The black hole at the birth of the Universe

Before the Big Bang.
Credit: Image courtesy of Perimeter Institute
The big bang poses a big question: if it was indeed the cataclysm that blasted our universe into existence 13.7 billion years ago, what sparked it?


Three Perimeter Institute researchers have a new idea about what might have come before the big bang. It’s a bit perplexing, but it is grounded in sound mathematics and is it testable?

What we perceive as the big bang, they argue, could be the three-dimensional „mirage“ of a collapsing star in a universe profoundly different than our own.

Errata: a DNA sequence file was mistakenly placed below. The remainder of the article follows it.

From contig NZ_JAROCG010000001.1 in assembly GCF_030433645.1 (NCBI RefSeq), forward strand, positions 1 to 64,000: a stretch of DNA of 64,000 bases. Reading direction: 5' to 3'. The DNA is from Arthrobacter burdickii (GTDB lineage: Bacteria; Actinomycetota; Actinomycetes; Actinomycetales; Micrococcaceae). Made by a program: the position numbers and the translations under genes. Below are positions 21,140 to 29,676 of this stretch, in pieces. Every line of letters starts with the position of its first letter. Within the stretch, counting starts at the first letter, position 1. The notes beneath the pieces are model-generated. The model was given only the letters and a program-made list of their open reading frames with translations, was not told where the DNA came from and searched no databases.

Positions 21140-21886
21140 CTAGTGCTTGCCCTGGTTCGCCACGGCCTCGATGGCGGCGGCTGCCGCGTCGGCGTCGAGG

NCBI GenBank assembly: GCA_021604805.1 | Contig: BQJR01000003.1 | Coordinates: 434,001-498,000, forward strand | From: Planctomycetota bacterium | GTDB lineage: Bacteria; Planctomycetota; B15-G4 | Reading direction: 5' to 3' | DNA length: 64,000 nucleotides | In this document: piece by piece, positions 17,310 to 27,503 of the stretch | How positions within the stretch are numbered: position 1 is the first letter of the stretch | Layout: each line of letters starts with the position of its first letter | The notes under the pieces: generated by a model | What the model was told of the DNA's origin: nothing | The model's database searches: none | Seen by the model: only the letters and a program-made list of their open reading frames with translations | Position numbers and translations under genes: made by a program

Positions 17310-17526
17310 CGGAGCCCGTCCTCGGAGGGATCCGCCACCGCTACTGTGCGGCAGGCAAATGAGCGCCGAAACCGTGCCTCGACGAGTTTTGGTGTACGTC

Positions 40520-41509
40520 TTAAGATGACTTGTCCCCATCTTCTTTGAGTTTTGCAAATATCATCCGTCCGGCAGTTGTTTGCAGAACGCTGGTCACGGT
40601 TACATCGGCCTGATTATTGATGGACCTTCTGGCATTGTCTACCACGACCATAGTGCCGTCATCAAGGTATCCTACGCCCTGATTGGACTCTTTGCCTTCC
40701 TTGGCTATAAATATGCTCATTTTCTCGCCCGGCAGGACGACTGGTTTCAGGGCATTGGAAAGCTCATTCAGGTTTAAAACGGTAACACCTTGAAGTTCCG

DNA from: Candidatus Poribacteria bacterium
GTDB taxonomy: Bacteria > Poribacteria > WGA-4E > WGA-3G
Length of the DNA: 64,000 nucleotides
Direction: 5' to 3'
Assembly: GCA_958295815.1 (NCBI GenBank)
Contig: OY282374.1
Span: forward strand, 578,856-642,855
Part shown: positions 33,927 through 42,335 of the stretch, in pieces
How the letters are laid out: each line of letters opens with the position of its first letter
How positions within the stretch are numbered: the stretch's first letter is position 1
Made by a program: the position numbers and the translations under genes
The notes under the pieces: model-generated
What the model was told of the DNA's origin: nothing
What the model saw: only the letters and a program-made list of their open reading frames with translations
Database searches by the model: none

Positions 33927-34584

„Cosmology’s greatest challenge is understanding the big bang itself,“ write Perimeter Institute Associate Faculty member Niayesh Afshordi, Affiliate Faculty member and University of Waterloo professor Robert Mann, and PhD student Razieh Pourhasan.

Conventional understanding holds that the big bang began with a singularity — an unfathomably hot and dense phenomenon of spacetime where the standard laws of physics break down. Singularities are bizarre, and our understanding of them is limited.

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